As feminist ideas evolved, so too did the use of the doll as a symbol to be challenged and subverted. Barbie’s physically perfect yet sexless body became a complex site of political art. This idea takes on a strange, monstrous dimension in the work of artists like Greer Lankton and Cindy Sherman, both of whom sexualize dolls in ways that create unsettling contrasts with the impossible perfection of their bodies. In Sissy’s Bedroom (1985), for instance, Lankton not only photographs her doll in a grungy domestic setting – surrounded by posters of punk bands and silver screen idols – but also gives it a face that’s worlds away from the uniformity of Barbie along with genitalia. Sherman’s work from the 1990s manipulates dolls in a similar way: crashing them into an approximation of human sexuality. Untitled #261 (1992), for instance, shows a doll with its limbs manipulated into a pose that might be agony or ecstasy, with genitals and breasts on the body, and a face that we read as male. Work like this not only challenges the expectation that dolls should present a sexless femininity but also, in a crude way, shows the fragility of the relationship between dolls and the gender binary – Lankton’s work provides an example of what it means for trans artists to respond to Barbie and what she represents, opening the door for different bodies and identities.

Greer Lankton, It's All About ME, not you (detail), 1996, installation. Courtesy: The Mattress Factory Museum, Pittsburgh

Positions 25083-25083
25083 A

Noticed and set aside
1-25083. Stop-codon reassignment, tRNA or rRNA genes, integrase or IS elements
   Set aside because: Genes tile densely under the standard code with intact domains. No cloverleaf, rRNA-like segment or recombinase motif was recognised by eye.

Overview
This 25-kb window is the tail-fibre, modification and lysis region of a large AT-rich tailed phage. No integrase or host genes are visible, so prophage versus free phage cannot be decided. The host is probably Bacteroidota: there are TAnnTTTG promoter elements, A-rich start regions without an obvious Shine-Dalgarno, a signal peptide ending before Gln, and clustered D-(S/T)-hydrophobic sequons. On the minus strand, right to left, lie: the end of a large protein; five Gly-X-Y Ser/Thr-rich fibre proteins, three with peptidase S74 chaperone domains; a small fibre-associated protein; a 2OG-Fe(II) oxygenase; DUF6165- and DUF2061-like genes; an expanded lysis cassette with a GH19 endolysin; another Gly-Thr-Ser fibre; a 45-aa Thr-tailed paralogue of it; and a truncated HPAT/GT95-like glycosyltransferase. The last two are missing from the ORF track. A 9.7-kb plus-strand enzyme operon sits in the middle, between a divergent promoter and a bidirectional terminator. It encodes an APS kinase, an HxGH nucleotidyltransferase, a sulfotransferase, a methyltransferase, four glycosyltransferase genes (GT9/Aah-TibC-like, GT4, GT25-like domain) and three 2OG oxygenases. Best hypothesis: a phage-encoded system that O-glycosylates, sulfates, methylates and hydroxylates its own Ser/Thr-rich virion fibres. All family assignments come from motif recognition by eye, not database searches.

In 1980, Mattel released the first non-white dolls to bear the name of Barbie. Prior to that, since the doll’s 1959 debut, she had always been white; any dolls of colour had been Barbie’s friends. But more contemporary responses to the iconic toy have challenged the idea that corporate inclusivity is a victory for feminism. In her ‘Plastic Bodies’ series (2003), Sheila Pree Bright combined the faces of real women with those of dolls, showing that Barbie’s impossible perfection is no more attainable simply because it’s being sold to a wider public.

Sheila Pree Bright, Untitled  #10, 2003, from the series ‘Plastic Bodies’, archival pigment print. Courtesy: the artist

Grappling with similar concepts, Gerwig’s film has been praised for the diversity of its cast – which features actors of colour and trans actors all playing versions of Barbie – although it also shows the limits of any feminism that tries to affect change while being overseen by giant, corporate entities. If anything, Gerwig’s Barbie underscores that, while the doll may have waned as a cultural phenomenon within the visual arts, it has evolved into something else: a term to be reclaimed. Rooted in late-20th-century ball culture, the use of the term ‘doll’ within the trans community feels accentuated in the wake of Barbie’s release, with trans people coming together, all dolled up in pink, to celebrate Gerwig’s film. While all facets of the doll have evolved – in a constant push-and-pull with changing definitions of feminism – Barbie herself remains little changed: a monolith casting a shadow from which we’re still trying to make our way free.

Main image: Greta Gerwig, Barbie, 2023, film still. Courtesy: © 2023 Warner Bros

Sam Moore is a writer and editor. They are one of the co-curators of TISSUE, a trans reading series based in London.